“CLP” is a weapon oil, and the letters stand for “Cleaning, Lubricating, and Protection”. It is the standard Army-issue oil for weapons maintenance. Many swear by it and it is available in a civilian form; others find different civilian-market weapons-cleaning oils and lubricants superior (“Hoppe’s” brand, for example, was very popular among guys I deployed with). I’m most familiar with CLP and tend to default to that, but I have also had good experience with other brands.
There are two competing philosophies on the M16 family of rifles (which includes the M4)– one, is that they are best kept “dry”, with just barely enough oil to allow movement, or two: that they are best so thoroughly oiled and “wet” that droplets spatter from it as you’re firing.
When I first joined the Army my Drill Sergeants at the time seemed to be adherents of the “wet” philosophy, and there was no such thing as “too much oil”. Our armorer at Basic Training (an “Armorer” is the person that stores the weapons and makes sure there are no pressing maintenance issues that threaten breakdowns) also seemed to be of that philosophy, and she said that we needed to keep a coat of oil on them at all times.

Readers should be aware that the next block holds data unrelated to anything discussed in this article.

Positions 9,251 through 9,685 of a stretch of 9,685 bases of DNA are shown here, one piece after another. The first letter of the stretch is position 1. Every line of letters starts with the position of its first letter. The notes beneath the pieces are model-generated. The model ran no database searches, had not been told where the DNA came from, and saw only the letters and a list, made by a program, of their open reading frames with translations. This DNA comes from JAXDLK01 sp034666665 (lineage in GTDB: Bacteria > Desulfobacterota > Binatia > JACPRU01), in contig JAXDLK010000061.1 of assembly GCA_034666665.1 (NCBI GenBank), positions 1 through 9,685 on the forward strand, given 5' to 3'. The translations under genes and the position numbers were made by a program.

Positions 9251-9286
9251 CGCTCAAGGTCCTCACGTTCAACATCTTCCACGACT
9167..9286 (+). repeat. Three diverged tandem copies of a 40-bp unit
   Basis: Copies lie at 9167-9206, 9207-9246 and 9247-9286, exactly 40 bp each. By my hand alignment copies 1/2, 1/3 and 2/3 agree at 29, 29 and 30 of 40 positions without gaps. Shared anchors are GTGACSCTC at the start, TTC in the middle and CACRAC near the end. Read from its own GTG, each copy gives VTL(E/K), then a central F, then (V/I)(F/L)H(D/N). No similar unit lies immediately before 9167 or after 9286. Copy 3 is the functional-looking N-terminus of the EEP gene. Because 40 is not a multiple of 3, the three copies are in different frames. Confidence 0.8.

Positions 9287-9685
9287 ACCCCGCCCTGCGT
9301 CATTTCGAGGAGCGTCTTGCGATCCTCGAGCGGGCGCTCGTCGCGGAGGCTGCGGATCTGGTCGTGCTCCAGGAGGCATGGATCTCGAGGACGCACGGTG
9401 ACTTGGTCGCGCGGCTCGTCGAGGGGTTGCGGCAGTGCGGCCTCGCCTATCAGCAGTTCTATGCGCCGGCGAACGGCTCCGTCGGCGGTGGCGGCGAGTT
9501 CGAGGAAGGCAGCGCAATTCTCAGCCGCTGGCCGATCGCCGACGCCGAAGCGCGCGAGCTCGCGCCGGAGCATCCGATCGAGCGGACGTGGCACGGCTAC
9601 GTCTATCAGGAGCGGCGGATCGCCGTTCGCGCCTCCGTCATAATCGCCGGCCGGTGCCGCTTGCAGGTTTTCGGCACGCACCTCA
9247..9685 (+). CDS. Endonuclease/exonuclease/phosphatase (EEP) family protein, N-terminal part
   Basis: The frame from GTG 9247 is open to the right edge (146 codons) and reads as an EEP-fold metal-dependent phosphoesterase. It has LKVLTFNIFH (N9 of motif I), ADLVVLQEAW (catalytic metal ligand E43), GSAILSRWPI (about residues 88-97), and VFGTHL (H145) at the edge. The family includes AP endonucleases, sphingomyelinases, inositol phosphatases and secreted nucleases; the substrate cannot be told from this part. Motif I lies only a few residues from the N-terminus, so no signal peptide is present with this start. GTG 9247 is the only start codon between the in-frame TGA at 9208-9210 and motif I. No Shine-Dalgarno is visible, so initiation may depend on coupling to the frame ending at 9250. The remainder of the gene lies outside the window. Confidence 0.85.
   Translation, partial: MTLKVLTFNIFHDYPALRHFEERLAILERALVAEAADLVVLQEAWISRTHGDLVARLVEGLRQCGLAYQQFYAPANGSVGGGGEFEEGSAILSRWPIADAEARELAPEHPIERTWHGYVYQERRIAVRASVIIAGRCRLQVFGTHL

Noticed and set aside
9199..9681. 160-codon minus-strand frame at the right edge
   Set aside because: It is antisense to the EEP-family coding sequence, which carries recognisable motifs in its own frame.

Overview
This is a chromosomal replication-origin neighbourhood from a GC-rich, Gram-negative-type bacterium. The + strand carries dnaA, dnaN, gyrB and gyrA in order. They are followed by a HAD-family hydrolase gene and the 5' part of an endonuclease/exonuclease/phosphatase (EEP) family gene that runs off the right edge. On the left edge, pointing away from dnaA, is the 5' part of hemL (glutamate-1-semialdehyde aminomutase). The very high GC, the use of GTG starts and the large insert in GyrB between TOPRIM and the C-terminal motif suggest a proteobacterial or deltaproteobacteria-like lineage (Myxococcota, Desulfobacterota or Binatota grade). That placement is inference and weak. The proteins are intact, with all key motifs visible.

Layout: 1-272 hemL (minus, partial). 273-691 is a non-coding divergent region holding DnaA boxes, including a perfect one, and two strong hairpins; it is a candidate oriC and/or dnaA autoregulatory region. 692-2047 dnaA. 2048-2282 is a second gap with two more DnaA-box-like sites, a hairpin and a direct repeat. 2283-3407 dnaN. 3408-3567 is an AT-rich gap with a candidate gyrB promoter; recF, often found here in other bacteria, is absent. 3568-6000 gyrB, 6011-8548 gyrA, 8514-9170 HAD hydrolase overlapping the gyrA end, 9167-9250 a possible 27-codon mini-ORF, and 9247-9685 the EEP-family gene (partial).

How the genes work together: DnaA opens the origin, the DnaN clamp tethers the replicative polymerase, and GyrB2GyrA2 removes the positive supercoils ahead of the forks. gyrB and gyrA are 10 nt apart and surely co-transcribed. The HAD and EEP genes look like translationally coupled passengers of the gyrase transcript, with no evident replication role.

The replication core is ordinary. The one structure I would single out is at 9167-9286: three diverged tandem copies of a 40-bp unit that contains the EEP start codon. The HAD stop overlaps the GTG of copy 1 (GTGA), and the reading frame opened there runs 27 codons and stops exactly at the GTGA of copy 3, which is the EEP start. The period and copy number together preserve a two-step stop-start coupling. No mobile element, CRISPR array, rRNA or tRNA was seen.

I internalized the “wet” philosophy and thought of it as doctrine for years, but over time I saw the reasoning behind the “dry” philosophy– the idea that these weapons are best stored with little to no oil on them, and given just enough that they don’t jam when taken out to fire. A heavy coat of oil in the field attracts a lot of dust and dirt and other particles, which can frequently only be dealt with by applying more oil, which will solver the problem temporarily but but compounding it later.
Plus, a lot of oil during storage continues to work away at, and break up, grease and carbon build-up in storage, so when you draw the weapon again, it is already dirty before even firing.
I’d say that in a temperate environment, I still default to the “wet” philosophy, but experience in Iraq (the country is pretty much made of nothing but dust and grit) I’d change to a more “dry” philosophy.